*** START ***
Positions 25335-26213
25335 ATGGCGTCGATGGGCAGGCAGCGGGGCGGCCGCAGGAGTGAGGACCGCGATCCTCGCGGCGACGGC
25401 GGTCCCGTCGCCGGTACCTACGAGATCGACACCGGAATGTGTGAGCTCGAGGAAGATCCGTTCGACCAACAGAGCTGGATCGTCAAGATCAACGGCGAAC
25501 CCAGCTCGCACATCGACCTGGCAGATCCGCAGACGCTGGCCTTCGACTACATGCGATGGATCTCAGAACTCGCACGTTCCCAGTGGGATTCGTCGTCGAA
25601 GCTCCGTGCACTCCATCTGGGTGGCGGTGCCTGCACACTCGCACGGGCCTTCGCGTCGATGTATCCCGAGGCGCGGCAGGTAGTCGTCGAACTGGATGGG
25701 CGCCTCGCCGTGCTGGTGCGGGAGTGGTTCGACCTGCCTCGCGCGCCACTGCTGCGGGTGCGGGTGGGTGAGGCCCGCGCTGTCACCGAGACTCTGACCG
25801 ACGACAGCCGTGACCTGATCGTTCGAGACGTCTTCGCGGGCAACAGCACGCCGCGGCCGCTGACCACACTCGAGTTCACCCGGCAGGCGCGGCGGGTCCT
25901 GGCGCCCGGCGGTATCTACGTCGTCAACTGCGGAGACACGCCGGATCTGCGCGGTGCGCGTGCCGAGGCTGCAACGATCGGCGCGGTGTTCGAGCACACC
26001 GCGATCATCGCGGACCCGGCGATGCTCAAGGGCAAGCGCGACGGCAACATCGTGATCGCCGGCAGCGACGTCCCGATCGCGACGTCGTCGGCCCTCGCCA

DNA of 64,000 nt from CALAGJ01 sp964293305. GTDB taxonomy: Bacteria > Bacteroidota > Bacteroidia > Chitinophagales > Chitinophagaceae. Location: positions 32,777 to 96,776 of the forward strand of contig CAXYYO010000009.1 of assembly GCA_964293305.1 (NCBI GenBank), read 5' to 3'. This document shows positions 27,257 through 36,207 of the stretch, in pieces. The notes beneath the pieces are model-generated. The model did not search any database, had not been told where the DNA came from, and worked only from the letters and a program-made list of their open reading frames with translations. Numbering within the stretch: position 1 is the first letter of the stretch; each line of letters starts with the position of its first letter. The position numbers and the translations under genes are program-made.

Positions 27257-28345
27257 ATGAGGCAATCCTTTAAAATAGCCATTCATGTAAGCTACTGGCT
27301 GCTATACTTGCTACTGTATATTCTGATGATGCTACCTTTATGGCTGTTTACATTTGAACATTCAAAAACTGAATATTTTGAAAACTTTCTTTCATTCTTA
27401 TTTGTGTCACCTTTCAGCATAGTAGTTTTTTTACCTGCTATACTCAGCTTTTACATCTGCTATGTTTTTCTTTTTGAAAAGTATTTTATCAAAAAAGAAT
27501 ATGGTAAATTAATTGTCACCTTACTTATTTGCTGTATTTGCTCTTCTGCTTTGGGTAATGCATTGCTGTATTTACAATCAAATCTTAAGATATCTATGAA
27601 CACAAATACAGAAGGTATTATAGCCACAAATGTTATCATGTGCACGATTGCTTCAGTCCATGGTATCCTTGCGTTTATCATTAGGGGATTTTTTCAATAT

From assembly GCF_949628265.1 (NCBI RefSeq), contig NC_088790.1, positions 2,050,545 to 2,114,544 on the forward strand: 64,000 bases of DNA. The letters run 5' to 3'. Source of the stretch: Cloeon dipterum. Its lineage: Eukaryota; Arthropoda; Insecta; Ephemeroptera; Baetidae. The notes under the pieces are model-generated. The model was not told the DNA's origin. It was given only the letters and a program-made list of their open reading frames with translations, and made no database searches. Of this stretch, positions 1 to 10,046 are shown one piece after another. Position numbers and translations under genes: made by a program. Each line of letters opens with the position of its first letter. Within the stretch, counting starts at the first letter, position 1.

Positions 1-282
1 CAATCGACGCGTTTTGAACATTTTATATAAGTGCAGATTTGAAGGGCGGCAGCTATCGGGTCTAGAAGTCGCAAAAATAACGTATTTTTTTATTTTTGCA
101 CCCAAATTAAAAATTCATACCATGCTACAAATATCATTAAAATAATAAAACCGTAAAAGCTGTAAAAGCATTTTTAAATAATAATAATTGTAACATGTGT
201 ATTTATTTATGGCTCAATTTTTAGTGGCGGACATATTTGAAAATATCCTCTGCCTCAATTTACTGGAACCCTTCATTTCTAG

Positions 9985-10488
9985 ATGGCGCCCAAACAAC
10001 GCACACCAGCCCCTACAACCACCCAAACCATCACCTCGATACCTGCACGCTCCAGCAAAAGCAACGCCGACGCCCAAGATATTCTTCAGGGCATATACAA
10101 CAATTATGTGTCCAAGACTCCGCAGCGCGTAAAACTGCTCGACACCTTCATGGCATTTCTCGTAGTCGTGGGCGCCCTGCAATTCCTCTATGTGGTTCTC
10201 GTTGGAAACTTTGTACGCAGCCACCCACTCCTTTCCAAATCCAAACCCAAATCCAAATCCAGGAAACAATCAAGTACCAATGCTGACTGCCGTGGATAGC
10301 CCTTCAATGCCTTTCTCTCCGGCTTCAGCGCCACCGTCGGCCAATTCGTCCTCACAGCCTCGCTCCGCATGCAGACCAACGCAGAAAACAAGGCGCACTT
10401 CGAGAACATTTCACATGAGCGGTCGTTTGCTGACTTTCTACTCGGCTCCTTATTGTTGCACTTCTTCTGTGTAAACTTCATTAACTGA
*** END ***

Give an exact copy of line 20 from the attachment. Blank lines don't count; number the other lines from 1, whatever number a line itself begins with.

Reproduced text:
101 CCCAAATTAAAAATTCATACCATGCTACAAATATCATTAAAATAATAAAACCGTAAAAGCTGTAAAAGCATTTTTAAATAATAATAATTGTAACATGTGT